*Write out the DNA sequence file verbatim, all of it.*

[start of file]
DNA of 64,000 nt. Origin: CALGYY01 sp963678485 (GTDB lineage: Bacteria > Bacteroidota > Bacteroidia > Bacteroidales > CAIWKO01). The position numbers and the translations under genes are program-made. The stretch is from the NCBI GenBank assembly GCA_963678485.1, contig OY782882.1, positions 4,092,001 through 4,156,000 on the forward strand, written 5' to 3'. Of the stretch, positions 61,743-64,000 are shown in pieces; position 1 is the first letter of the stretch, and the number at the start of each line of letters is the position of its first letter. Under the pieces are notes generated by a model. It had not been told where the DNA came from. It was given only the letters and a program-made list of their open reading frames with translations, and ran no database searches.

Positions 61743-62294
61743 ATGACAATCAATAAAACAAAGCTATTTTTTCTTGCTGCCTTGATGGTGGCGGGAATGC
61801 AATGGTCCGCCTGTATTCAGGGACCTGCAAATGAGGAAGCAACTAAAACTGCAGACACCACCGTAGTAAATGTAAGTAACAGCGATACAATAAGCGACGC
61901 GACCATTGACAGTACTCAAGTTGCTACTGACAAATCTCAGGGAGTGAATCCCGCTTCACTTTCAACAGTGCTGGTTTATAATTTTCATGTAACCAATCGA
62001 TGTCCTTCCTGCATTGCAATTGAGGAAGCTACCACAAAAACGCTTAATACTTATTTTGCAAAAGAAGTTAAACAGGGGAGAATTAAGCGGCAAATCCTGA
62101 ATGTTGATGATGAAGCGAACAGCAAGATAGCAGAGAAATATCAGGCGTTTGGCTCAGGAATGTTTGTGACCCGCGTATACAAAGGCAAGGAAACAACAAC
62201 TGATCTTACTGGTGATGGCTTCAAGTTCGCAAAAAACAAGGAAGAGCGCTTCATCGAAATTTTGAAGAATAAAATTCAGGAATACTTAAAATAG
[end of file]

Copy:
DNA of 64,000 nt. Origin: CALGYY01 sp963678485 (GTDB lineage: Bacteria > Bacteroidota > Bacteroidia > Bacteroidales > CAIWKO01). The position numbers and the translations under genes are program-made. The stretch is from the NCBI GenBank assembly GCA_963678485.1, contig OY782882.1, positions 4,092,001 through 4,156,000 on the forward strand, written 5' to 3'. Of the stretch, positions 61,743-64,000 are shown in pieces; position 1 is the first letter of the stretch, and the number at the start of each line of letters is the position of its first letter. Under the pieces are notes generated by a model. It had not been told where the DNA came from. It was given only the letters and a program-made list of their open reading frames with translations, and ran no database searches.

Positions 61743-62294
61743 ATGACAATCAATAAAACAAAGCTATTTTTTCTTGCTGCCTTGATGGTGGCGGGAATGC
61801 AATGGTCCGCCTGTATTCAGGGACCTGCAAATGAGGAAGCAACTAAAACTGCAGACACCACCGTAGTAAATGTAAGTAACAGCGATACAATAAGCGACGC
61901 GACCATTGACAGTACTCAAGTTGCTACTGACAAATCTCAGGGAGTGAATCCCGCTTCACTTTCAACAGTGCTGGTTTATAATTTTCATGTAACCAATCGA
62001 TGTCCTTCCTGCATTGCAATTGAGGAAGCTACCACAAAAACGCTTAATACTTATTTTGCAAAAGAAGTTAAACAGGGGAGAATTAAGCGGCAAATCCTGA
62101 ATGTTGATGATGAAGCGAACAGCAAGATAGCAGAGAAATATCAGGCGTTTGGCTCAGGAATGTTTGTGACCCGCGTATACAAAGGCAAGGAAACAACAAC
62201 TGATCTTACTGGTGATGGCTTCAAGTTCGCAAAAAACAAGGAAGAGCGCTTCATCGAAATTTTGAAGAATAAAATTCAGGAATACTTAAAATAG